Republicans: Proposed redistricting maps by special interest groups heavily favor Democrats
At least one proposed map redistricting New Mexico’s Congressional Districts would see Hobbs and Lea County split into two, meaning the current district where Congressional District 2 only represents all of southern New Mexico, including Lea County, would no longer be the case.
The New Mexico Citizen’s Redistricting Committee has made proposed redistricting maps available online, as well as tools for anyone who wishes to submit a redrawn state-wide district map.
The committee meets 1-7 p.m. today (Oct. 15) via Zoom to adopt maps to present them to the state legislature. Links to maps and the meeting can be found on its website at https://www.nmredistricting.org/.
One submitted map in particular has drawn criticism — Map H, submitted by the Center for Civic Policy — and is up for consideration. The CCP bills itself as a non-partisan 501(c)3 organization, but its top staff bios tout backgrounds in progressive activism causes and organizations.
Shortly after the 2020 election, when Republican U.S. Rep. Yvette Herrell, R-N.M., won New Mexico’s Second Congressional District — the fifth largest congressional district by area in the U.S., and larger than the land area of the state of Florida — New Mexico Speaker of the House Brian Egolf’s comments created controversy by insinuating progressive Democrats would gerrymander the district in a way it would be difficult for Republicans to win.
“So this is the last election for New Mexico’s 2nd Congressional District with a map that looks like it looks now,” Egolf said in a veiled threat about redistricting. “So next time it’ll be a different district and we’ll have to see what that means for Republican chances to hold it.”
Map H appears to keep Egolf’s promise of splitting the district — regardless of how many areas are split and thrown into areas completely unlike others — and Republicans are pointing out the partisanship of it.
“I know for a fact Speaker Brian Egolf is pushing (Map) H,” said Lea County Republican Party Chairperson Carol Parish. “We’re so different from that area (other portions of the proposed new districts which stretch from the northern portion of Hobbs to the northeast corner of the state as part of CD-1). Our wants and needs are different from them, and that’s like a 500 mile difference, and that’s like a 10 or 12 hour drive for a representative to make. That’s huge.”
“We’re opposing Map H,” said State Republican Party Chairman Steve Pearce, who represented New Mexico in Congress for 14 years. “Egolf said he was going to do it, and this (Map H) appears to be his map.”
Pearce said Map H essentially tries to create a one-party state.
“One party states, that’s Venezuela, Cuba, Russia. Those are one party states,” Pearce warned. “I don’t think we want that. And, New Mexico has had 90 years of one party control in the legislative body. Republican governors can come and go, but they can’t pass legislation — they can only sign it or veto it. The policies in place (now) represent 90 years of Democrat control.”
There are other options the committee is considering besides Map H.
Pearce said of all the maps currently up for possible redistricting, Map A currently most closely resembles the way current districts are laid out, and adjusts for population. Democrats don’t like Map A because they want to give the perception CD-2 disenfranchises minority voters, Pearce said.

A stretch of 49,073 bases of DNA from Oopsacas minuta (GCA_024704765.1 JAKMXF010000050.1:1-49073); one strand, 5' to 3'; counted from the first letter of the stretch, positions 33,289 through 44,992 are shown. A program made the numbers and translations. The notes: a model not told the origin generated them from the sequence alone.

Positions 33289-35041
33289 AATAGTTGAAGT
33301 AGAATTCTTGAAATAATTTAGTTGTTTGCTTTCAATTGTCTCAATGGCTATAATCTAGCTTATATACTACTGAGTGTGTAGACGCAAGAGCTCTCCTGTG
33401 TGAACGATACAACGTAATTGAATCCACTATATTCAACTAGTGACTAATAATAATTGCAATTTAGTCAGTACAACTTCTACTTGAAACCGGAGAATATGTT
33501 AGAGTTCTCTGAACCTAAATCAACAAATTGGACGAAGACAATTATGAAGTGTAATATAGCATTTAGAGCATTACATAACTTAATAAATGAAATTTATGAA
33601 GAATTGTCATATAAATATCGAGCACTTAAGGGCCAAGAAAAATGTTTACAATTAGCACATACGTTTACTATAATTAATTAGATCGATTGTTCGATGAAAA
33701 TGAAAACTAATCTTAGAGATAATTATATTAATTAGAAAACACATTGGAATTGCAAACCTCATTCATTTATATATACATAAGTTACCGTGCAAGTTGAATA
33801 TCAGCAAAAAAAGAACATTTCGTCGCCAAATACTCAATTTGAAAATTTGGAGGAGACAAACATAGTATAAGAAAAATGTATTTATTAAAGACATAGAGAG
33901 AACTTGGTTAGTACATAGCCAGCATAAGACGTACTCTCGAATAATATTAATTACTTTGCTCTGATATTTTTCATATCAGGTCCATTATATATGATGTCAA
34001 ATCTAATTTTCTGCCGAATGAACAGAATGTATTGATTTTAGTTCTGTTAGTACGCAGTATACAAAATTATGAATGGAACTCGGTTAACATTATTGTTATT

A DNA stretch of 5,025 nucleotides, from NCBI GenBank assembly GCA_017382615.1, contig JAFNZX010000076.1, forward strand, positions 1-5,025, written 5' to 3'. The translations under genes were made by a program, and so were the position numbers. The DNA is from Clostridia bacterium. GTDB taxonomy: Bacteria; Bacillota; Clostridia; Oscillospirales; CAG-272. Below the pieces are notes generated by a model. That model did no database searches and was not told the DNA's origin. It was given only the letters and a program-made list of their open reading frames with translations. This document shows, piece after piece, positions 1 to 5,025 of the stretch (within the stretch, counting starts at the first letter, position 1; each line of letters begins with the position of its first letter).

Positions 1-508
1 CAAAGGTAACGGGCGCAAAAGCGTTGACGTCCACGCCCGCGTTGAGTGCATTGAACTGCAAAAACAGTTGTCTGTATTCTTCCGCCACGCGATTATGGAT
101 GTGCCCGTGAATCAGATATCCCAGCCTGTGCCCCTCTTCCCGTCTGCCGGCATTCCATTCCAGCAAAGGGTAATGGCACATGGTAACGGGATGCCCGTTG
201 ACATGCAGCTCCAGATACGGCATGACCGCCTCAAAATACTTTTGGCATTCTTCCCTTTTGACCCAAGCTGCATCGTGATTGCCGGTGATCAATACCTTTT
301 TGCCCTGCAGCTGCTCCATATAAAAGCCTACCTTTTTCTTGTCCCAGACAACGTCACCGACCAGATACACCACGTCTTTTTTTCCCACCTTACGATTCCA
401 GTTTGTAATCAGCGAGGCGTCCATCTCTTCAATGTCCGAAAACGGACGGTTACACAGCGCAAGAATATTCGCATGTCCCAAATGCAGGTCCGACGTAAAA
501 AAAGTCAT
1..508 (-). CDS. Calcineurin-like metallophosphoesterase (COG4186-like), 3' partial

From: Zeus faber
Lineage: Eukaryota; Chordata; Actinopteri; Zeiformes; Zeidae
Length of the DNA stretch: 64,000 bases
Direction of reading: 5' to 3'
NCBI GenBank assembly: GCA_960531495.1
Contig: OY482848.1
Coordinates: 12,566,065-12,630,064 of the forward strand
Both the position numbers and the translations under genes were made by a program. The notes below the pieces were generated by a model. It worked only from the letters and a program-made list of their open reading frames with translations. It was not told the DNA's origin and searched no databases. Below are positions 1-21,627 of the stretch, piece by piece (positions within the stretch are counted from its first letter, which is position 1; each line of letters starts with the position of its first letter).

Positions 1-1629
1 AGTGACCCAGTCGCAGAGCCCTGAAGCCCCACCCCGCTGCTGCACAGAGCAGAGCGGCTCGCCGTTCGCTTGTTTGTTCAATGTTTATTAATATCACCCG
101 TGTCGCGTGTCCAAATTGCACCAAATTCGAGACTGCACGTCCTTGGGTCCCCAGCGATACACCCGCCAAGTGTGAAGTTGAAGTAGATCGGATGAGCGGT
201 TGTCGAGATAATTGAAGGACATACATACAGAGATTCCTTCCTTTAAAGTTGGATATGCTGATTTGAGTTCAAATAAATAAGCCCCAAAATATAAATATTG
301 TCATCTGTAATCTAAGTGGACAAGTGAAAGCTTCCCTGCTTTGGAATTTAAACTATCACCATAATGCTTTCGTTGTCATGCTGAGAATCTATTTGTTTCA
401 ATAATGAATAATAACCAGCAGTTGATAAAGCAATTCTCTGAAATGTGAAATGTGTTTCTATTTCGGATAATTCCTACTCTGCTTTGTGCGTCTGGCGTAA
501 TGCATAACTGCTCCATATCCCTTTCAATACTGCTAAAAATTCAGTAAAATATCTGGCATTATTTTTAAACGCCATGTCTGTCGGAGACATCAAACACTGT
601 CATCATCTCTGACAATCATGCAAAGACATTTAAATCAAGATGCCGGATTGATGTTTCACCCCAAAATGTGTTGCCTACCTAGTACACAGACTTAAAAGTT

“Nothing could be further from the truth. It is 55.8 percent Hispanic in the second district under Map A, which is kind of the status quo,” said Pearce. “It’s 65 percent minority over all, 35 percent white and the voting population breaks down 51.5 percent Hispanic, 60.7 percent over all minority voters, and still under 40 percent white voters.
“Democrats don’t mind disenfranchising conservative Democrats (or) Hispanics. They just want their outcome and they are willing to rig the map in their favor.”
Parish also agreed Map A seems to be the closest aligned to the way the three New Mexico Congressional districts are currently split.
“Map A is very similar to what we (the state of New Mexico) are now,” said Parish. “I think if they just move a line a little bit north, or one a little bit south — you don’t have to move it much — I think that would be the best.”
Pearce said Democrats fail to connect with Hispanic voters in the district because they don’t align ideologically with Hispanics.
“Progressives don’t align with the conservative values of Hispanic voters in the second district,” he told the News-Sun.
He also said Democrats aren’t concerned with keeping similar areas together, whether that is the southeast portion of the state or the Zuni Pueblo.
“It is split between the second and third Congressional districts, with the vast majority in the second,” said Pearce. “I would make a minor adjustment and place the Zuni (Pueblo) fully in the second district.”
Map H would also push other Republican leaning areas like Roswell and Lincoln County out of CD-2 and into CD-1, thus further reducing to possibility of there ever being a moderate or right-leaning Congressional district in the state, Pearce said.
“We need to have balance in our state,” Parish said.
Pearce noted Map A seems to be the most balanced with CD-2 having 38 percent Democrat registered voters, 38 percent registered Republican voters, and 24 percent other registered voters. The district would also remain a mostly minority district with 55.8 percent of registered voters being Hispanic.
The committee will meet again and take public comment via Zoom at 3 p.m. on Oct. 19.